The people of Port Graham were the ancestral inhabitants of the Kenai Fjords. Prior to the arrival of the Russians during the late 1700’s, thousands lived and prospered along this rocky coast. A sophisticated culture of maritime hunters and gatherers thrived in Nuka Bay, Yalik Bay and Aialik Bay. Encompassing an area today of Kodiak Island, the Alaska Peninsula, Cook Inlet, and Prince William Sound the Sugpiaq, or more commonly, the Alutiiq, both past and present existence is based on the spiritual ties to the land, the bonds of kinship and belief, respect for Elders and community, and the shared practices and meanings of subsistence life. The spiritual relationship with the natural world is still deeply a part of hunting, fishing, and gathering. This connection is found in traditional art and objects – from kayaks to weapons, clothing, and hunting hats.The Russians coerced the Alutiiq inhabitants to hunt sea otter for the burgeoning fur trade. Eventually, all the people were relocated to Alexandrovsk (now Nanwalek) or Paluwik (now Port Graham) by the Russian missionaries during the late 1800’s. According to the U.S. Geological Survey in 1909, Port Graham later became the site of a cannery and wharf.
Alaska Native Claims Settlement Act
Under the 1971 Alaska Native Claims Settlement Act (ANCSA), the people of Port Graham received a significant land entitlement from the federal government. In 1980, President Carter signed the Alaska national Interest Lands conservation Act and created the 500,000-acre Kenai Fjords national Park. Over 44,000 acres of Port Graham land falls within the current boundaries of the Kenai Fjords National Park. The National Park Service and PGC have a strong working relationship and strive for consistent management of private Port Graham lands. As an important business partner the National Park Service and PGC are jointly exploring economic opportunities on the Port Graham lands within the National Park including co-management agreement and conservation easement if appropriate.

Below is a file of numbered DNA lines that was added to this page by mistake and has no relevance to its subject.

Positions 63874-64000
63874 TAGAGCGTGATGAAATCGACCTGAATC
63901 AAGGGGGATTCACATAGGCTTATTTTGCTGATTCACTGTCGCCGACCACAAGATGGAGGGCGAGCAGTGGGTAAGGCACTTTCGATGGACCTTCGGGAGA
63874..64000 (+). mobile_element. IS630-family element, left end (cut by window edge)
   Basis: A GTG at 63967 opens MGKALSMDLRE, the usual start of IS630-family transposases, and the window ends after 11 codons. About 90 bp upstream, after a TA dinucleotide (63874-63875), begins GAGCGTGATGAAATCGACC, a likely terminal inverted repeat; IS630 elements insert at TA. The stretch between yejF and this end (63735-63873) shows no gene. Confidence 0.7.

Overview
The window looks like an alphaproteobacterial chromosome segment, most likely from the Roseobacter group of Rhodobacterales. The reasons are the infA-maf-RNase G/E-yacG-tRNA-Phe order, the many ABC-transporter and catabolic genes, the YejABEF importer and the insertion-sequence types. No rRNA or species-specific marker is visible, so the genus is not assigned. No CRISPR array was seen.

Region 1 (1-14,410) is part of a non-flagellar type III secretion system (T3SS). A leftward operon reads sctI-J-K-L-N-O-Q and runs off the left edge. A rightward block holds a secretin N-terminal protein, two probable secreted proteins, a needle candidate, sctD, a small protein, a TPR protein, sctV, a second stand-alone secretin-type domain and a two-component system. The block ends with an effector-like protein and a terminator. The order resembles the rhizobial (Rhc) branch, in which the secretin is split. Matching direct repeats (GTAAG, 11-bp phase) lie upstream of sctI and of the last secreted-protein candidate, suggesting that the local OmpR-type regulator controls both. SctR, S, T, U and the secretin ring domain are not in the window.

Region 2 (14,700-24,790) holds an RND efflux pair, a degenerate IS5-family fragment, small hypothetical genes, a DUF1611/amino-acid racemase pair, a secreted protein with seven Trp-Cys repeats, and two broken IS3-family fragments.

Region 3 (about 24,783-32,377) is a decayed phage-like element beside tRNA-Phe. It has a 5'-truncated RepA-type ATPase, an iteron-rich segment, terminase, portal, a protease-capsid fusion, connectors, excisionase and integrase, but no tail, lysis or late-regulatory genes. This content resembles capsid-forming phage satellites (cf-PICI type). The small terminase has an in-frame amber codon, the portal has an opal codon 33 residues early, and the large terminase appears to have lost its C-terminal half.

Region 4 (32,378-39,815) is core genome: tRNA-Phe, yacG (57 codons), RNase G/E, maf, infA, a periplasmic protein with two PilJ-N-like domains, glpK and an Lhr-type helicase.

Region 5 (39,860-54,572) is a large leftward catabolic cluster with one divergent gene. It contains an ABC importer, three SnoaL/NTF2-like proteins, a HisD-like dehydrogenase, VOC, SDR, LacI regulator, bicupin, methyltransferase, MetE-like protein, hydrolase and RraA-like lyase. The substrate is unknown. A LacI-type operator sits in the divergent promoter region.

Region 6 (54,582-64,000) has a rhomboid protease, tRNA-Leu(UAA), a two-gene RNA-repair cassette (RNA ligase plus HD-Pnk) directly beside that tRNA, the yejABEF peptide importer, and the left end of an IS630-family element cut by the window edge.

Port Graham Today
After a fire at the fish cannery in 1998, a new $4.5 million cannery and hatchery was rebuilt and opened in 1999. Commercial fishing continues to be a main economic activity in the community providing seasonal employment for residents. Logging, construction, health care and tourism are growing segments of the local economy.
The Native Village of Port Graham does not have access to the road system, and like most rural Alaskan communities, relies on air service from Homer, Alaska as the primary transportation link. Local residents rely on fishing and motor vessels for seasonal transportation to and from the community. There is no scheduled water taxi or ferry service. However, non-scheduled barge service for delivery of fuel and supplies is available from Homer.